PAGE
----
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    Water-immersion finger-wrinkling improves grip efficiency in handling wet objects

    Davis, Nick J (2021) Water-immersion finger-wrinkling improves grip efficiency in handling wet objects. PLoS One, 16 (7). ISSN 1932-6203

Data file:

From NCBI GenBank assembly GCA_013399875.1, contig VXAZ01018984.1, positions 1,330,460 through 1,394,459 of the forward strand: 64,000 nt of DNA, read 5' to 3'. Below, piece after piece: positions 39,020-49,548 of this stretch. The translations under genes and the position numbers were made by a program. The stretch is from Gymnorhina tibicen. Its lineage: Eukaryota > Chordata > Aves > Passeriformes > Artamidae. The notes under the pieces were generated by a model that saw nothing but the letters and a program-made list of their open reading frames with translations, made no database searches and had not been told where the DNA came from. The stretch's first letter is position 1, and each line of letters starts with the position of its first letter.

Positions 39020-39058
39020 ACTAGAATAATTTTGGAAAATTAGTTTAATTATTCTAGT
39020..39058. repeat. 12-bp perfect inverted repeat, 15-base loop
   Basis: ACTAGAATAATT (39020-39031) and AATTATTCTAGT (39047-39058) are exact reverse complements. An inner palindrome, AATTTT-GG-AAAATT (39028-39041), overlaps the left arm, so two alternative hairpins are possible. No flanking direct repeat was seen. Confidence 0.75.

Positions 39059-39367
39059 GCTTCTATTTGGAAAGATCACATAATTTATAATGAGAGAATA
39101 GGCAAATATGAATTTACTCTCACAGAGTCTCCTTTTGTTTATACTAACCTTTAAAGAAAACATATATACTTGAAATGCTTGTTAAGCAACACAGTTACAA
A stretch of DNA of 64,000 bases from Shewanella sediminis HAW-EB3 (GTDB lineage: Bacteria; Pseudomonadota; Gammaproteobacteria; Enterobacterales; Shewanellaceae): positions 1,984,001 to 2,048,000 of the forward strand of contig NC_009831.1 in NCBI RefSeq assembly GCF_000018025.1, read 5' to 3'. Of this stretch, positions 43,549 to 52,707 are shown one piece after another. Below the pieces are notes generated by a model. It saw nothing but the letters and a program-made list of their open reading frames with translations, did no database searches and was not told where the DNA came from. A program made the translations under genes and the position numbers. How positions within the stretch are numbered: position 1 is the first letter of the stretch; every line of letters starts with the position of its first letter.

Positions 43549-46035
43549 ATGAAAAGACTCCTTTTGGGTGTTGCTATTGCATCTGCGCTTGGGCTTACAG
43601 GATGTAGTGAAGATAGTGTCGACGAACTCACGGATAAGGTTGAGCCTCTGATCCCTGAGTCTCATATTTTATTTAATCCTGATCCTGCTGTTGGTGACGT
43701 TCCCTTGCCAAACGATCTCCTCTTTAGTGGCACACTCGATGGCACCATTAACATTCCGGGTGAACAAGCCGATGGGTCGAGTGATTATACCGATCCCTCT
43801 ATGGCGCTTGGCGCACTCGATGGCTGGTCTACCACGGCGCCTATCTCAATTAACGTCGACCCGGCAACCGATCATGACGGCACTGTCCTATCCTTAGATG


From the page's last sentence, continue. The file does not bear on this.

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    For most people, immersing their hands in water leads to wrinkling of the skin of the fingertips. This phenomenon is very striking, yet we know little about why it occurs. It has been proposed that the wrinkles act to distribute water away from the contact surfaces of the fingertip, meaning that wet objects can be grasped more readily. This study examined the coordination between the grip force used to hold an object and the load force exerted on it, when participants used dry or wrinkly fingers, or fingers that were wet but not wrinkly. The results showed that wrinkly fingers reduce the grip force needed to grip a wet object, bringing that force in line with what is needed for handling a dry object. The results suggest that enhancing grip force efficiency in watery environments is a possible adaptive reason for the development of wrinkly fingers.

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